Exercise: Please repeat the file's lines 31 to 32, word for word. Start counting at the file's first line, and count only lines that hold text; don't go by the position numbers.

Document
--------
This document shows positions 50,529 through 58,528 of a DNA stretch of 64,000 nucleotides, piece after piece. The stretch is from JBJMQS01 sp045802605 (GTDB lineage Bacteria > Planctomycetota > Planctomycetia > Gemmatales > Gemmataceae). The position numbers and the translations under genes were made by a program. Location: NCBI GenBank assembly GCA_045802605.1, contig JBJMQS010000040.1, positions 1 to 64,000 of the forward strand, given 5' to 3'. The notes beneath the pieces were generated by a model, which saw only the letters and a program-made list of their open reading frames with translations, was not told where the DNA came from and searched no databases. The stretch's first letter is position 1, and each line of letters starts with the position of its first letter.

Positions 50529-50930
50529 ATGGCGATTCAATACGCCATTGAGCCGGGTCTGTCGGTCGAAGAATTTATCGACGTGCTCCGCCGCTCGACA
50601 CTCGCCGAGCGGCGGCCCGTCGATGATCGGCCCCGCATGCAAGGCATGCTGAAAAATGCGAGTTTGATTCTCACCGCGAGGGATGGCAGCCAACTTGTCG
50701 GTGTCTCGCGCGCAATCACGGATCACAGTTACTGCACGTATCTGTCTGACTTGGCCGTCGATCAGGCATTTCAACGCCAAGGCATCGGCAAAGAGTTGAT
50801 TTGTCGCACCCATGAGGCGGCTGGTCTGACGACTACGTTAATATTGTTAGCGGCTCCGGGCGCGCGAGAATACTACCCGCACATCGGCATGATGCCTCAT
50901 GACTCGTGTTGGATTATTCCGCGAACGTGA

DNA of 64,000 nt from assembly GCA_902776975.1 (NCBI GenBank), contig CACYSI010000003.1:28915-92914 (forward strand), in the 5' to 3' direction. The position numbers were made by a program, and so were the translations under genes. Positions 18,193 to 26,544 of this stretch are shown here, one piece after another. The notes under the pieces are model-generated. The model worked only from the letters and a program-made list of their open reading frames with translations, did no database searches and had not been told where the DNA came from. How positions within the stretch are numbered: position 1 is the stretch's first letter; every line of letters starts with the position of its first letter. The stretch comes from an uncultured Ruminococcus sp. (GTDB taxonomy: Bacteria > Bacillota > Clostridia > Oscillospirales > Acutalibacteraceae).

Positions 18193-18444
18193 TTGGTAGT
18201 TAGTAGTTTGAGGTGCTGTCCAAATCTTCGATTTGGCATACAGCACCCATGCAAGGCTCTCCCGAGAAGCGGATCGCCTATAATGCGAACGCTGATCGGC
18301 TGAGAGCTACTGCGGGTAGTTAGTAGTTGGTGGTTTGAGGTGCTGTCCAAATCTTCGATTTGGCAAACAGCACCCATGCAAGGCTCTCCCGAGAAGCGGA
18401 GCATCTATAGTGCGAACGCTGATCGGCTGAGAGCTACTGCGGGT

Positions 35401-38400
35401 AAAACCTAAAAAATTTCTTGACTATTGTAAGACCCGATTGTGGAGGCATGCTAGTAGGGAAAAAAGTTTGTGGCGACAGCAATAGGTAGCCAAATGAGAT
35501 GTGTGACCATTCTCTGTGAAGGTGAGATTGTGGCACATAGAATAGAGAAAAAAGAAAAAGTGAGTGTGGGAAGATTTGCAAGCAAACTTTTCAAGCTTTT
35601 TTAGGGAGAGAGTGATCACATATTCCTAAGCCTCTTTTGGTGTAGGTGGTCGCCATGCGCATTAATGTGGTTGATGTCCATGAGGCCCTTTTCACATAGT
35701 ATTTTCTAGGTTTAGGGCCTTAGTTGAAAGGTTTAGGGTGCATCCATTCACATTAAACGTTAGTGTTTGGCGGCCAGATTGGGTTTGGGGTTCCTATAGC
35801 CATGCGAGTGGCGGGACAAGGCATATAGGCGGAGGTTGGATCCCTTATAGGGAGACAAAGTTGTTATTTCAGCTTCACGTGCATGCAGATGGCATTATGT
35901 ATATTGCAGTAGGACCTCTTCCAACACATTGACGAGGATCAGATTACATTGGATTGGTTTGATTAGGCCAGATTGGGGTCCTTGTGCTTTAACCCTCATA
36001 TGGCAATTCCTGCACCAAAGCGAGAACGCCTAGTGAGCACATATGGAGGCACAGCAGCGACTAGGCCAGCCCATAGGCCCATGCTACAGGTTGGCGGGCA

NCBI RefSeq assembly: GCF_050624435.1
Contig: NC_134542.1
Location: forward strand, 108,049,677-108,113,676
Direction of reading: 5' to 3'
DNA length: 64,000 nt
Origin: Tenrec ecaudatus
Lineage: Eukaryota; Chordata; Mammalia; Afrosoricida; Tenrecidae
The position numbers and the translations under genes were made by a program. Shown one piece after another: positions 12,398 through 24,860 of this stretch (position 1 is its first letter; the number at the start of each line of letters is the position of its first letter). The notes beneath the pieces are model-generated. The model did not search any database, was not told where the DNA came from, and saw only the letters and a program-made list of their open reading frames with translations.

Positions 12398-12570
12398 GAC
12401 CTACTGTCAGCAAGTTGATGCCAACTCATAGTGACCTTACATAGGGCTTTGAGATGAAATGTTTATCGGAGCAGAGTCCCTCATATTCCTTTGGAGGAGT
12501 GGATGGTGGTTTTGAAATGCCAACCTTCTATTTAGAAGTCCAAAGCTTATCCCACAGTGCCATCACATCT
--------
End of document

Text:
12398 GAC
12401 CTACTGTCAGCAAGTTGATGCCAACTCATAGTGACCTTACATAGGGCTTTGAGATGAAATGTTTATCGGAGCAGAGTCCCTCATATTCCTTTGGAGGAGT